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Where does Azure Spring Application Enterprise (ASAE) fit in?

Azure Spring Application Enterprise (ASAE) is a fully managed environment for hosting your Spring Boot App with simple, intuitive hooks into other Azure services (such as cache, DB, object storage, etc). If you are building or managing some of the 58% of production Java apps using Spring[1] I would highly recommend finding out more about ASAE and how it can help you.

Over the last five and half years of deploying production Spring code, I have seen a few deployment patterns. I will briefly highlight the main three, the biggest pros and cons, and where ASAE fits into this picture.

1. Self-host

The most basic solution is to deploy your app to a “JVM near you”. This could be some server you have on hand that’s running Nginx / apache or in more advanced cases in a Docker container. Pros: you have complete control. Cons: you have to create everything yourself, from networking, logging, dashboards, APM, environment promotion…

2. App Engine

This would be using a ready-to-go deployment engine from any major cloud (e.g. Google App Engine, AWS Beanstalk, Azure Container Apps). This will give you a basic CLI, and some guarantees about networking and performance, the basic ability to externalize your configs. But you will be limited in your feature set and ability to manage and deploy complex apps. You have limited control over your app as well as limited tools to enable advanced capabilities. Good if you have a basic app with few tentacles into external services and limited usage.

3. Pivotal Cloud Foundry

My first experience deploying Spring Boot apps was using Pivotal Cloud Foundry (now Tanzu Labs). This was a fully managed PAAS solution. The pros are easy to see, it just works. You can do a simple cf push, specify a buildpack, and manifests with dependent services and it takes care of it all behind the scenes. It has hooks into various clouds and internally to deploy whatever services and service bindings for the rest. As long as your buildpack is enabled you can be confident your app will work anywhere. The biggest downside is around maintenance and overhead, managing a PCF foundation is a lot of ops overhead and where we were we had 6 regions * 3 environments = 18 foundations to manage, patch, and secure. I know, I know there are more pros and cons. Including the go-router being a single point of failure and the ability to “auto-scale” your apps/foundation. This is not an in-depth comparison of options. If you would like to chat further please feel free to reach out or comment!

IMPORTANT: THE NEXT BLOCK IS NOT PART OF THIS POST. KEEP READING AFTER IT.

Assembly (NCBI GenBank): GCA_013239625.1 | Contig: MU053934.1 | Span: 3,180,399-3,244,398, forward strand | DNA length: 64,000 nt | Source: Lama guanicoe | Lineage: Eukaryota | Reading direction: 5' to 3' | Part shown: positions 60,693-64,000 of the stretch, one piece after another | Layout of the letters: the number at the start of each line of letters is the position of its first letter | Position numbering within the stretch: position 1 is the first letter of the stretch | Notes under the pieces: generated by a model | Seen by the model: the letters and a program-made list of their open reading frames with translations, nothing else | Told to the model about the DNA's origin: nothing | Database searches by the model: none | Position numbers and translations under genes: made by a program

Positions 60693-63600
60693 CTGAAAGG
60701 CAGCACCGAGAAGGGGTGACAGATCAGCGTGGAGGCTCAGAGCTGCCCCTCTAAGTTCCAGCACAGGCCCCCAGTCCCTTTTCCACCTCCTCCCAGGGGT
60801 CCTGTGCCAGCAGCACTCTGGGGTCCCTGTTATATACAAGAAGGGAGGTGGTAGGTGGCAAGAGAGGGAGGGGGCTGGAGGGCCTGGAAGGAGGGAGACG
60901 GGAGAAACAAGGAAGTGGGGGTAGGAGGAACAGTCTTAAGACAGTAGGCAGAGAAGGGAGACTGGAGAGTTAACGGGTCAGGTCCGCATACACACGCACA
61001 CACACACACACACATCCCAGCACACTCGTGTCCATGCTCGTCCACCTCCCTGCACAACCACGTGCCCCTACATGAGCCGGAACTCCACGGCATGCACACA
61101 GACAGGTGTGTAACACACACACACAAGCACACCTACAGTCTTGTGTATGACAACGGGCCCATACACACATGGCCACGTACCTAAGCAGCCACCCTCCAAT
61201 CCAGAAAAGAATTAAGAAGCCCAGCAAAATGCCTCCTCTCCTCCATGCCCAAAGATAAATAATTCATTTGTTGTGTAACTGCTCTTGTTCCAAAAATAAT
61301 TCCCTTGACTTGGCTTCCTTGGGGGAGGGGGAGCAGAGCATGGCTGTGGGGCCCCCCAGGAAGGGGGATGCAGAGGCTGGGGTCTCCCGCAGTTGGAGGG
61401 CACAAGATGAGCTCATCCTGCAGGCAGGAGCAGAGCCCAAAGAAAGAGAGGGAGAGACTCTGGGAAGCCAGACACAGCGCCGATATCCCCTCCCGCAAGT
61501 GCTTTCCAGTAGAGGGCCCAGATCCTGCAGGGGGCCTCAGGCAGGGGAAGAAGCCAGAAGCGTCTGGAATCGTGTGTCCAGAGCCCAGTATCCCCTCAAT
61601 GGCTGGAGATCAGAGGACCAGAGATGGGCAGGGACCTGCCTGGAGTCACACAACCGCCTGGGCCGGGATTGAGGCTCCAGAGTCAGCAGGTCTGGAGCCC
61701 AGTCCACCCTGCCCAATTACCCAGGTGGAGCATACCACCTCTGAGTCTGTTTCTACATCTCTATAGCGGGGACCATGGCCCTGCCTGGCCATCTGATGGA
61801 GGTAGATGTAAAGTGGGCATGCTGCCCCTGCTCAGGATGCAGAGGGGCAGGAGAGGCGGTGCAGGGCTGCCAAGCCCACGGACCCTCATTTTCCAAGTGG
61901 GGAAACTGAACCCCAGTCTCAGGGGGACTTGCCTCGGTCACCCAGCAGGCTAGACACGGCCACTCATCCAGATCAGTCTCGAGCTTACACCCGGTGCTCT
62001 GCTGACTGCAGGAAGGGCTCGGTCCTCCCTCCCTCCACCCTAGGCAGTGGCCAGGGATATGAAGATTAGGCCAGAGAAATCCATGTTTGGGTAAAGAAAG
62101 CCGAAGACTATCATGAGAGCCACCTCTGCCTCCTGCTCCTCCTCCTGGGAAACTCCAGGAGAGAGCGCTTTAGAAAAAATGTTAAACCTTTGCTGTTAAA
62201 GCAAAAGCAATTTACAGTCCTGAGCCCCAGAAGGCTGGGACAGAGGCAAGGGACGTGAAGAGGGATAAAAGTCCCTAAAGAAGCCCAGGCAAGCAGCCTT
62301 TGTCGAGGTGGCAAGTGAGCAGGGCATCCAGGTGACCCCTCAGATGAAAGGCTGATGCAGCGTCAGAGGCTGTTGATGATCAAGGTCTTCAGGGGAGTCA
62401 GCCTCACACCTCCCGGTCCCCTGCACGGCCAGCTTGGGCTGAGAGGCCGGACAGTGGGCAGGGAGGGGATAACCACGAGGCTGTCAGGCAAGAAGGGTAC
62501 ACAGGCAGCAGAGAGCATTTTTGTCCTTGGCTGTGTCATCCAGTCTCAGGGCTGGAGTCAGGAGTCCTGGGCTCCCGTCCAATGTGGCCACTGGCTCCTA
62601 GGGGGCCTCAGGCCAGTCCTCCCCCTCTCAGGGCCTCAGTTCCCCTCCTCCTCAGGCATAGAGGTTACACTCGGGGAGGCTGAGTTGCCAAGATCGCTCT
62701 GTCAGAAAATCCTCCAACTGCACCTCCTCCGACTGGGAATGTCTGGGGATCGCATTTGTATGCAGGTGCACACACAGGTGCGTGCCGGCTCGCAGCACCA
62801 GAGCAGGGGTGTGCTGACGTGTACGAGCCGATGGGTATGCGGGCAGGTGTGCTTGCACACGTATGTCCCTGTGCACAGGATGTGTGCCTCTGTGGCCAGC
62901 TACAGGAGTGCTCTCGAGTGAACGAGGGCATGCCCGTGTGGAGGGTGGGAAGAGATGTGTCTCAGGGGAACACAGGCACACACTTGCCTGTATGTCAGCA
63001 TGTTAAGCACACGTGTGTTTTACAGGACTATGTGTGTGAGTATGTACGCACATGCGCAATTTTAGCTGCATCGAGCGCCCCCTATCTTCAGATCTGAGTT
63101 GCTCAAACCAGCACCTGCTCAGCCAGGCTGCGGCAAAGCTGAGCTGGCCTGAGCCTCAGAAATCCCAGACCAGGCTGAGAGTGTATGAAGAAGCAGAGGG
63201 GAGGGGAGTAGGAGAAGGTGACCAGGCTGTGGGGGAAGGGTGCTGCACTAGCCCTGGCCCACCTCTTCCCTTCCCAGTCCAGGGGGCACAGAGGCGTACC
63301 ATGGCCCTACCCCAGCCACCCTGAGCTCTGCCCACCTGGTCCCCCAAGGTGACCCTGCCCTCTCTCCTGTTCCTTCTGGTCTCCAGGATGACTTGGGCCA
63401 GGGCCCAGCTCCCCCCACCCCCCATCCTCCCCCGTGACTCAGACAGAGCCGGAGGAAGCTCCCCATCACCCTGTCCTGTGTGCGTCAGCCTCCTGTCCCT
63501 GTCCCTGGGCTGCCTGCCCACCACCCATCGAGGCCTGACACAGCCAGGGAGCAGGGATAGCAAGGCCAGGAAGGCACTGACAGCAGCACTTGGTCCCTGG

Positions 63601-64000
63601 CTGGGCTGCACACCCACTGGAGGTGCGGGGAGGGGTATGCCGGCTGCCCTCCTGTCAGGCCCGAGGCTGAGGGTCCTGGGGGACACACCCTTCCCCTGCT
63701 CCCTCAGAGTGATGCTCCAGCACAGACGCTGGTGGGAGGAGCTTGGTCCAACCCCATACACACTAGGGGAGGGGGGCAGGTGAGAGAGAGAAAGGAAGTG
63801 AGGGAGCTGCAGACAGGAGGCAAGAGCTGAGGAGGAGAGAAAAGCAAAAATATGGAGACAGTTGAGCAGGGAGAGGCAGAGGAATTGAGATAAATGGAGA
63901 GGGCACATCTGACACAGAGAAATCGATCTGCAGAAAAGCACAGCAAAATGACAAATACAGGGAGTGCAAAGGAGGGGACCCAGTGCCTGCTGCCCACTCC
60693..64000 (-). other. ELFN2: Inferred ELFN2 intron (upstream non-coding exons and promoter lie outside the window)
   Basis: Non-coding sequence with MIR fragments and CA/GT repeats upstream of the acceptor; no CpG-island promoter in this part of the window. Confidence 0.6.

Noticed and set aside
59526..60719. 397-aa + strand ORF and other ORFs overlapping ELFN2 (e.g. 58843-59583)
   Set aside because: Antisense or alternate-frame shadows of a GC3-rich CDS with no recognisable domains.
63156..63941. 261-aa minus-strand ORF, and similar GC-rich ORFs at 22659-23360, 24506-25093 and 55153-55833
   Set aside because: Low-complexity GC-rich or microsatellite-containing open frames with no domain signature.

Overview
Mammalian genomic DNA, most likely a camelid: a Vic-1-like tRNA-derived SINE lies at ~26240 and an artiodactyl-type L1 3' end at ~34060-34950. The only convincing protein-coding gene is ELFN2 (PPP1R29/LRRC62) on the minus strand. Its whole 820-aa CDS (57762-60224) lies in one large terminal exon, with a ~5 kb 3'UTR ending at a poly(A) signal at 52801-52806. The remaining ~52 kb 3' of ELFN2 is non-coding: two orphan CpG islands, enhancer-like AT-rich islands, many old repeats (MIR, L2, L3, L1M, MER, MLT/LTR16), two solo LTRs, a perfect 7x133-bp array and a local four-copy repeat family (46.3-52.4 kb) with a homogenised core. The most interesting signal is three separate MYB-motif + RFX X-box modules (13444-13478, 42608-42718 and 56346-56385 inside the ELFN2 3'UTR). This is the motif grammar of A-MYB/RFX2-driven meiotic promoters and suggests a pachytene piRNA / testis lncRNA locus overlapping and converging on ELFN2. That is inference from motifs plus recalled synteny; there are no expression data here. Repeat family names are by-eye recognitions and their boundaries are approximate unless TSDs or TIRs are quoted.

Where does Azure Spring Apps fit in?

Azure Spring Apps is the next evolution to PCF. Where PCF requires you to manage the infrastructure as a PAAS, Azure Spring Apps will manage that for you. It has direct hooks into Azure ecosystem to easily use infrastructure that has been provisioned throughout your cloud environment. Since ASA sits on top of Kubernetes it has fantastic options for auto-scaling making it a great choice for dynamic microservices. It has out-of-the-box capabilities for logging, application performance monitoring, dashboards, alerting, and more. It has a simple CLI to deploy apps, manual and automated auto-scaling. As administrators, you don’t have to worry about infrastructure, but still have control over build-packs, instance sizing, and quotas to limit potential cost (a big advantage over Kubernetes). The biggest downside is that you are tied into Azure.

  1. ASAE allows you to ship faster.
  • Deploy and manage Spring and polyglot applications (buildpacks not just for Spring, but also NodeJS, Python, Go, and .NET Core)
  • Effortless routing (leveraging spring cloud gateway and API Portal)
  • Flexible and configurable VMWare Tanzu Components

2. Fully integrate into Azure and Java ecosystem

  • Expanding capabilities
  • Service Connector
  • Zero-trust secure network
  • Secrete management: Key-vault
  • Easy authentication hooks using Azure AD, social media, or SSO
  • End-to-end monitoring
  • End-to-end automation (easy hooks with CI/CD e.g. Azure DevOps)

Additional Resources:

Additional Resources

[1] Industry report showing that 58% of deployed apps leveraged Spring Boot.


Andrew Weeks